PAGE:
Q&A with Professor Neha Jain

March 31, 2019

Catherine Ulrich, 1L, a student on the Law School’s Diversity Committee interviewed Professor Neha Jain about teaching and learning in a diverse and inclusive Law School environment.

Where are you from?

I was born in and grew up in India, but I have spent most of my adult life living, studying, and working in multiple countries in Europe, SE Asia, Africa, and the US, so I do not identify as being from anywhere in particular.

What led you to MN?

The weather, of course! I was thrilled when I received an offer to join the Law School as an Associate Professor and I have very much enjoyed being part of our wonderful university and law school community and exploring the theater, music, and food scene in the Twin Cities.

What type of legal scholarship do you work on and what led you to that practice area?

I work at the intersection of criminal law and international law and my research, policy, and work experience focuses primarily on accountability for mass atrocity crimes such as genocide, war crimes, and crimes against humanity. For me, this is the area that is both the most intellectually stimulating and where I can make hope to make a difference to the lives of some of the most vulnerable people.

From your experience, what equity and inclusion initiative or change has been most successful at the Law School, and why?

If you aren’t familiar with any, maybe describe an initiative you are familiar with and why you think it works. It is not so much one initiative that stands out, either at the Law School or elsewhere, but cultivating the attitude and temperament that signals a genuine willingness to translate our abstract commitment to equity and inclusion into a living and breathing institutional priority. Even in the relatively short span of time that I have been at the Law School, I have seen any number of efforts championed by students, faculty, and staff, ranging from dedicated fellowships to bringing in diverse external experts to engage with our community. Needless to say, there is much more than we can and need to do as a community, but it has been exciting and humbling to see the immense time and energy that the student body, in particular, has put into making some of these initiatives as successful as they have been.

In many ways, diversity is proven to be a critical asset to the success of the workplace. Do you feel this to be true in the classroom/at the Law School and how do you/faculty make sure to include students of all diverse backgrounds in the classroom?

Yes, absolutely. In my classes, I strive to create a respectful environment so that students from diverse backgrounds and holding diverse viewpoints feel comfortable engaging with me and with their peers on topics that can oftentimes be politically fraught and challenging. This is especially true of my 1L Criminal Law class, given the various ways in which the the criminal justice apparatus reflects and perpetuates systemic inequalities. This year, I have also helped initiate a criminal law lunchtime lecture series where we bring in external speakers representing a range of backgrounds to discuss the criminal law’s disparate impact on already marginalized and disadvantaged individuals and communities.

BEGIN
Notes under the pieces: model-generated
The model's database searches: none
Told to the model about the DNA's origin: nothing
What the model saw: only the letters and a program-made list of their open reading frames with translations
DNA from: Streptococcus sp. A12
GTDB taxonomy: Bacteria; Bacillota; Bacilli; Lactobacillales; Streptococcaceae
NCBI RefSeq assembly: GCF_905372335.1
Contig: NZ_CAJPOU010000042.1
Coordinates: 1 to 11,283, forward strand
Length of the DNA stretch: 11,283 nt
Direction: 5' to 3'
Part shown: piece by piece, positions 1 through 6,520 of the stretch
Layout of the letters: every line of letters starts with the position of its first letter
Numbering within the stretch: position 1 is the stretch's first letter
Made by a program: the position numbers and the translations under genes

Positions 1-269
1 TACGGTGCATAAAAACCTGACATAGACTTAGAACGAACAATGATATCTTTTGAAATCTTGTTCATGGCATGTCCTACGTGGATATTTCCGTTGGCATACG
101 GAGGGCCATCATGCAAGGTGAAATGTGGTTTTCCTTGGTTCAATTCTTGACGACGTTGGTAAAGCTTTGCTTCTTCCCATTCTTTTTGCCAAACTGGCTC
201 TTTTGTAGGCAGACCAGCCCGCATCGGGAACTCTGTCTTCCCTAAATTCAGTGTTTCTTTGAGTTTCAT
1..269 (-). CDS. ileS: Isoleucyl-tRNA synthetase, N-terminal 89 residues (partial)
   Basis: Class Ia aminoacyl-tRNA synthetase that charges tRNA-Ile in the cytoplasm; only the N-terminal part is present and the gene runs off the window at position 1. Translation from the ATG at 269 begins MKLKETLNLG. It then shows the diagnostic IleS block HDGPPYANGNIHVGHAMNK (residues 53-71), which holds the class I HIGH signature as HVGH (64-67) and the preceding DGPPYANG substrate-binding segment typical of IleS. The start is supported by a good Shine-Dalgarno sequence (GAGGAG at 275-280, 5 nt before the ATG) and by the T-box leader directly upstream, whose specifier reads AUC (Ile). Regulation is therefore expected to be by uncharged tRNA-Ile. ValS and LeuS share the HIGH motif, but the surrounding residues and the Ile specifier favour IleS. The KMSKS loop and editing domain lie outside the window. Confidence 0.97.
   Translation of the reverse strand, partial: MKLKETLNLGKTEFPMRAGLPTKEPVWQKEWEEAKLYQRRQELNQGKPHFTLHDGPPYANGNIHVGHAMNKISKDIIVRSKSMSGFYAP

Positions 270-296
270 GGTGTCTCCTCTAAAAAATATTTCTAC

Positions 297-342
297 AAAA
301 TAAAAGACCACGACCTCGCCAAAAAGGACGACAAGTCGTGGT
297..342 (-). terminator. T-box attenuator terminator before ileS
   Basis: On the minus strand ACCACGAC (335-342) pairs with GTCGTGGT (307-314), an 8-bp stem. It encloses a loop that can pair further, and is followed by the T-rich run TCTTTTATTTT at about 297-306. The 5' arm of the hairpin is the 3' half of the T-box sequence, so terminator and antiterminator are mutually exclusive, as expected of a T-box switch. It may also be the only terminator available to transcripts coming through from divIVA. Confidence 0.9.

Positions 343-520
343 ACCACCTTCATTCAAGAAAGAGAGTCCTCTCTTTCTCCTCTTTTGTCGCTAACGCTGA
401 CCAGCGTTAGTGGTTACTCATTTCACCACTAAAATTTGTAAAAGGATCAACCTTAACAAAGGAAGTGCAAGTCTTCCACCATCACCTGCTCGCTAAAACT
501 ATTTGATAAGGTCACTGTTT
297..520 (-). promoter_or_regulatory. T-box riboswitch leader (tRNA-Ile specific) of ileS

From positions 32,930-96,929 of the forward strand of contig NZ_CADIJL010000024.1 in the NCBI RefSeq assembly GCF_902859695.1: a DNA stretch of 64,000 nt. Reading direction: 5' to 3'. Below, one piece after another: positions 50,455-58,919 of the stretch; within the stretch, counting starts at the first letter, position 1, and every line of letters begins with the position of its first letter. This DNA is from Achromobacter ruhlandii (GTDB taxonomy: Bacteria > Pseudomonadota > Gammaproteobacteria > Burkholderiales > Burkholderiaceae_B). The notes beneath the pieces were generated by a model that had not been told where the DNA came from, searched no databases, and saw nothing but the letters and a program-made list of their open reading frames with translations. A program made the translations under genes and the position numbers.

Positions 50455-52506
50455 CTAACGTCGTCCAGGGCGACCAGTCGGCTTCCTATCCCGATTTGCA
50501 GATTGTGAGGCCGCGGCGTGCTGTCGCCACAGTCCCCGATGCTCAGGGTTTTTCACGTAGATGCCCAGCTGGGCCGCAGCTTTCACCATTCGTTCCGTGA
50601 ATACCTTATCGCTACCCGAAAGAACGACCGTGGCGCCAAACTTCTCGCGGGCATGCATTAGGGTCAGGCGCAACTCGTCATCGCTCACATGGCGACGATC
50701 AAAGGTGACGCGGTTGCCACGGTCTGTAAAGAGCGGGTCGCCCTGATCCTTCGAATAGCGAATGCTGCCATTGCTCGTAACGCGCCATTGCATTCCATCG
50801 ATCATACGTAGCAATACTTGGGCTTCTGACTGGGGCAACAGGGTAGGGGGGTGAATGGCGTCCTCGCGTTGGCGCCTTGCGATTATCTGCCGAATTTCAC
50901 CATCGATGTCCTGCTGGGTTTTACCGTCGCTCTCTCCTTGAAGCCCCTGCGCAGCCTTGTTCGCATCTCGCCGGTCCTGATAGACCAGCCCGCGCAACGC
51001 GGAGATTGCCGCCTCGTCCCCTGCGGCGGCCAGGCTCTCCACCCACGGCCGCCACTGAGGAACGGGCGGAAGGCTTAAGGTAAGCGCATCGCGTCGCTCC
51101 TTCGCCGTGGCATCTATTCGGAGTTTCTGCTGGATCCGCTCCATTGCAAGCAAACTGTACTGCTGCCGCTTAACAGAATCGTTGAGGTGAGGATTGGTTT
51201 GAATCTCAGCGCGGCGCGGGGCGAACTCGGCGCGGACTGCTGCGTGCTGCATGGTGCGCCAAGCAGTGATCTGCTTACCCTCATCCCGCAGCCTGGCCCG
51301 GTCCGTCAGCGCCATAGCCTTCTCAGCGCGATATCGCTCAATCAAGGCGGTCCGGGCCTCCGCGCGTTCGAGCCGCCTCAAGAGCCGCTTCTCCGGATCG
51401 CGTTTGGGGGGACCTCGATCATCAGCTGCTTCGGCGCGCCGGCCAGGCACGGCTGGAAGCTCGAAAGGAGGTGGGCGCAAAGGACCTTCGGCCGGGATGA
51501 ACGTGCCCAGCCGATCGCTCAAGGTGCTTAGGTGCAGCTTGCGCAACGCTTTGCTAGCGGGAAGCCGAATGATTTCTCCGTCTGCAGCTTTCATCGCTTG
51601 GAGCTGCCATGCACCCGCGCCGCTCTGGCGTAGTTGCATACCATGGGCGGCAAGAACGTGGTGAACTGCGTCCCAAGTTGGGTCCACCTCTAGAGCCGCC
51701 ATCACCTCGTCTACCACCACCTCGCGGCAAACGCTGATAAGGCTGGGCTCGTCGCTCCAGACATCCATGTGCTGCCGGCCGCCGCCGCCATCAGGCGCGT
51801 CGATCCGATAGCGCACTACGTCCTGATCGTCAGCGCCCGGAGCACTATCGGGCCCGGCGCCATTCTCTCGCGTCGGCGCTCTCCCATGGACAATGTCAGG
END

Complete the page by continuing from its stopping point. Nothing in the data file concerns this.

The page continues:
What advice do you have for students in helping them ensure that the Law School is supportive and inclusive of persons from all different types of backgrounds?

Don’t be afraid to suggest something new or off-the-wall! No one is better placed than you to know what forms of support and encouragement would be helpful and, conversely, what is clearly not working. You also bring with you your recent experience of successful diversity and inclusion efforts at your former universities, workplaces, towns and communities. Learning how to advocate effectively, both for yourself and on behalf of your peers, including in situations where this feels like an uphill battle, will stand you in good stead throughout your professional lives.

What are some ways in which you think the Law School can improve its Diversity, Equity and Inclusion efforts?

One concrete suggestion would be to have standing faculty/student/staff joint dialogues, where different constituencies in the Law School meet regularly to take stock of and brainstorm how we can work collectively to improve our diversity, equity, and inclusion efforts. Another is to have a monthly speaker series (which is also open to the University and the public at large) focusing on the lived experience of, and challenges surrounding, diversity in our student, staff, and faculty community.

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